A sideshow, a conceptual dinner, Edgar Allen Poe in circus and magic psychology

A few days ago myself and two friends got back from the Edinburgh Fringe. I’ll be using photos I found online because, rather than reflecting the beautiful Georgian buildings or lively street performers, most of our holiday pictures look like these two below:

Steve’s arm performs an optical illusion

For further details of streets and shops have a look at this previous post). For now here is a list of my favourite shows this year:

Rachel (right) and I show how we’d dance in an Amsterdam brothel

1. The Curious Couple from Coney Island. Set to a background of 30s jazz and covered with a sprinkling of sideshow history, this engaging couple swallowed swords in ever more dangerous ways, pulled condoms through noses and made me laugh lots. By the end I wanted to run off with them to form an alternative lifestyle couple.

2. Backhand Theatre and Circus Performs Edgar Allen Poe. Using poems and snippets of story from the gothic horror scribe, The Backhand Theatre company have formed a very visual and very intriguing play. I was amazed by the constantly moving sets and spooky story of a mental asylum owner willing to do whatever it took to keep the hospital running his way.

You’re being watched

3. Richard Wiseman. Psychologist, magician, author and supernatural debunker Richard Wiseman led us on a very funny journey of video clips and magic tricks. He reminded us how fascinating the brain really is by explaining our need to see faces in everything in case we miss the one hunting us in the trees, thus creating ‘ghosts’ in the darkness. He illustrated his point by showing us pictures of sneaky roofs and happy light switches.

The Curious Couple from Coney Island

4. Simon Munnery. My favourite I’ve saved to the end. Simon Munnery is one of my favourite comedians ever. Partly inspired by Andy Kaufman, he’s a delightful bag of surreal silliness. We went to both his shows this year, I Am A Fylm Makker (in which he performed the entire show off to the side, projecting his face via camera onto a big screen in front of us) and La Concepta.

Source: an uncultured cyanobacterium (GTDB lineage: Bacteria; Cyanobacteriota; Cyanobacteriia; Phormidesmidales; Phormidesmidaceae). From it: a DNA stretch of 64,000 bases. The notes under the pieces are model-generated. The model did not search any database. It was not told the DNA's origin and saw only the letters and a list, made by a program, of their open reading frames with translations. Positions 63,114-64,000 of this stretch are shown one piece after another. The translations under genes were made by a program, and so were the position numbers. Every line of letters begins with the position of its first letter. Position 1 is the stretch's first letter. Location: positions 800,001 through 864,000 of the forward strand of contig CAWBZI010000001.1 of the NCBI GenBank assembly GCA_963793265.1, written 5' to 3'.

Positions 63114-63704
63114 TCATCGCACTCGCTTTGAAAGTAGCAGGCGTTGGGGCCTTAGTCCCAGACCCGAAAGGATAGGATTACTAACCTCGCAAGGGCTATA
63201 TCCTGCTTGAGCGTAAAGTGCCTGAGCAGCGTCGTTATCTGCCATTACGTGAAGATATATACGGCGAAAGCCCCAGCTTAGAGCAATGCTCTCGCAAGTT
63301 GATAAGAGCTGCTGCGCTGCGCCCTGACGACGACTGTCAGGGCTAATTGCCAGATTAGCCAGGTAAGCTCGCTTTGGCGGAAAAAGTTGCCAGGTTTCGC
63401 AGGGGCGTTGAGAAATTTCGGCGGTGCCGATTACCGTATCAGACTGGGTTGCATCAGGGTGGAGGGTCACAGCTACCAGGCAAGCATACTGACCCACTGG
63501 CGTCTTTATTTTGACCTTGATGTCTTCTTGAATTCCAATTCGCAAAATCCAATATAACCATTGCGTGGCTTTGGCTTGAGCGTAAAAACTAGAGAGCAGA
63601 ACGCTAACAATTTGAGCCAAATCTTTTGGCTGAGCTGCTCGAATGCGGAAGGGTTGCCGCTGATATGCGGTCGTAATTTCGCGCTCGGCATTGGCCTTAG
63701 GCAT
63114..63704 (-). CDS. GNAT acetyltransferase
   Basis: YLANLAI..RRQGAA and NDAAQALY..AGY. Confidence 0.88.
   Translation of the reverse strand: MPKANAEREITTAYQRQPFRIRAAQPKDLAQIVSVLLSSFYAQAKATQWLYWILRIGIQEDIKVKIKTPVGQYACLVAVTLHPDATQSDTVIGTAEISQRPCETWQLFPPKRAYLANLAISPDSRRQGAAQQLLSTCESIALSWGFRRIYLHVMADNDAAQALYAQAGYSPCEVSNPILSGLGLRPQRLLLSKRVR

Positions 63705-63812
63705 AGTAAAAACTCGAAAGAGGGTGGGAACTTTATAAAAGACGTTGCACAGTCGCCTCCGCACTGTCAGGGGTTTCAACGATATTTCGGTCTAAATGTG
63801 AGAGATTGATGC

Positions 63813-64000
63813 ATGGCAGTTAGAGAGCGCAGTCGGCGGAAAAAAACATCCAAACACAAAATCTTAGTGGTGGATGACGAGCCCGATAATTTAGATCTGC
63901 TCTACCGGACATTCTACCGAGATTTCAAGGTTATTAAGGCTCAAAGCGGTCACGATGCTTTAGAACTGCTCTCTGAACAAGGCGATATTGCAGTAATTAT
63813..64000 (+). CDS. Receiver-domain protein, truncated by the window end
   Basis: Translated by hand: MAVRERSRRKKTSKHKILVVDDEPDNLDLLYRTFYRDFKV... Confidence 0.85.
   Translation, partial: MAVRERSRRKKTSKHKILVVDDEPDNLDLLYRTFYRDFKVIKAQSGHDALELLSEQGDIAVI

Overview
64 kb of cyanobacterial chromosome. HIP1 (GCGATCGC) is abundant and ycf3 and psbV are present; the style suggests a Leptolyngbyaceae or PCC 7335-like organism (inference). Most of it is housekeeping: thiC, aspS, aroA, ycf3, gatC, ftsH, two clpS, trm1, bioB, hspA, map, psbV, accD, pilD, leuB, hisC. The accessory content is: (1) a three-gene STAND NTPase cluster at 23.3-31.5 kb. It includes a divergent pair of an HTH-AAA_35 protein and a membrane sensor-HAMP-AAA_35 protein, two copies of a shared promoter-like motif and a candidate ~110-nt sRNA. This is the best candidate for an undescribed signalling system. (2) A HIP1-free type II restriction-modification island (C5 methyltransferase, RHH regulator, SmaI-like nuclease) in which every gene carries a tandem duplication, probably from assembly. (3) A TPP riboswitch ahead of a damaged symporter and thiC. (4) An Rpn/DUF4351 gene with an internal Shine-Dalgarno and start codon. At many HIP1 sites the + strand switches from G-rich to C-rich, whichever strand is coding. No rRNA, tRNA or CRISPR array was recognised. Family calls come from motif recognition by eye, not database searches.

Whilst I loved the songs and silly cardboard figures he’d made for Fylm Makker, nothing can compare to 8 of us sitting around a table in a windowless artist’s warehouse being served bizarre and silly concepts for dinner.

Because they only sold 8 tickets at a time, the amount of chairs available in the ‘restaurant,’ it was an intense experience and felt a bit like we’d all swallowed an untested drug, especially his final entrance wearing an enormous chef’s hat pumped up by pneumatics attached to his feet. The video I’ve added below won’t capture that experience, but here are a couple of the things we witnessed at La Concepta restaurant:

Ooh, it’s the Jeckyll and Hyde

But wait…there’s more! Along the way we visited a hippie chocolate and milkshake place with surrealist cups hanging from the ceiling called The Chocolate Tree, wandered around the book fair (missed getting tickets for Neil Gaiman though) and sat in the spooky Jeckyll and Hyde pub, as featured on eeriepubs.co.uk.

So that’s it from me. Below I’ve included the best picture of the three of us, just to prove that we are indeed human beings like anyone else.

Us at the Book Fair
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